Controversial Park Slope Bar Owner Angling for 106 Rivington Street
A fight is brewing at 106 Rivington Street, and it wouldn’t be the first time.
Indeed, the sub-level commercial space boasts a recent history of angering neighbors. It was 2013 when the last round of fighting concluded in defeat for a bold nightlife concept here. Enrique Cruz – previously a sitting member of Community Board 3 – had been part of the team (along with Jose Orlando Rodriguez and Robert Payne) behind a proposed two-story Latin-themed restaurant. The plan received instant backlash from locals and ultimately proved unsuccessful.
Five years later, 106 Rivington is again on the nightlife radar. The principal behind problematic Park Slope bar Woodland, Akiva Ofshtein, joined partner Aleksander Gutgarts in seeking a 4am liquor license for this unlicensed space. Application materials were first revealed two months ago for what the team described as an “Asian fusion” concept. (Even though Department of Buildings filings show the installation of a grill, pizza oven, and ten-burner range.)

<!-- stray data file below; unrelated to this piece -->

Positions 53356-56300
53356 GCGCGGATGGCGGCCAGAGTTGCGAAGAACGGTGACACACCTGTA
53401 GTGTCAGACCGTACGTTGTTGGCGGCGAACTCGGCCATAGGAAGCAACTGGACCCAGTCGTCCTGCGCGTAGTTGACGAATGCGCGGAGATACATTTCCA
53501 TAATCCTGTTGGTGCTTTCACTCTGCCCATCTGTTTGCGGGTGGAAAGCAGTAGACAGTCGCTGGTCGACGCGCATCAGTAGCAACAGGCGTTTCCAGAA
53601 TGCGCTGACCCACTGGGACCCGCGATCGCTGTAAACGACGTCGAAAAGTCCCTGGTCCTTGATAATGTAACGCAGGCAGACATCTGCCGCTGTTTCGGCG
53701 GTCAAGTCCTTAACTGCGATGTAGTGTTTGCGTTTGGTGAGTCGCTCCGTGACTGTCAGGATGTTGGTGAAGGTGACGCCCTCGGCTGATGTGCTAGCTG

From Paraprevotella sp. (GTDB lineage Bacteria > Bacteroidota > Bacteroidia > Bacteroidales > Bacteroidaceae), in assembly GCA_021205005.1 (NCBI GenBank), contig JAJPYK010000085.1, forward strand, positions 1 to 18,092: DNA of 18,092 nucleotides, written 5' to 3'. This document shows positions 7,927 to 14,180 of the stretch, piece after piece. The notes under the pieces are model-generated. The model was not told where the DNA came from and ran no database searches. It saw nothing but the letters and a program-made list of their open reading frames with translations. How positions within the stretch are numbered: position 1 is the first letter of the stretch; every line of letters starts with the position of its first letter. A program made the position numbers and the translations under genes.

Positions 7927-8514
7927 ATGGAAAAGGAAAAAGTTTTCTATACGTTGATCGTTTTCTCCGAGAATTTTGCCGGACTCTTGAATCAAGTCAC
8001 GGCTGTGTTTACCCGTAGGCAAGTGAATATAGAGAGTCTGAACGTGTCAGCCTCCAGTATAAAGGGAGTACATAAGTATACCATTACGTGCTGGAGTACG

However, locals are sounding the alarm given the outer-borough track record of Ofshtein. According to a dispatch in BKLYNER last spring, the six-year-old Woodland venue is apparently a source of constant complaints in the community, ranging from public drunkenness to loud music and violence.
Meanwhile, in a recent email circular sponsored by the LES Dwellers, the block association speculates that using the unlicensed Rivington store could be a Plan B of sorts for the Woodland business. They point out that Woodland is operating under State Administrative Procedures Act (SAPA), which allows owners to continue serving alcohol for four months while appealing the state in an attempt to regain a liquor license.
Ofshtein and Gutgarts are slated to appear before the SLA subcommittee of Community Board 3 on Monday night.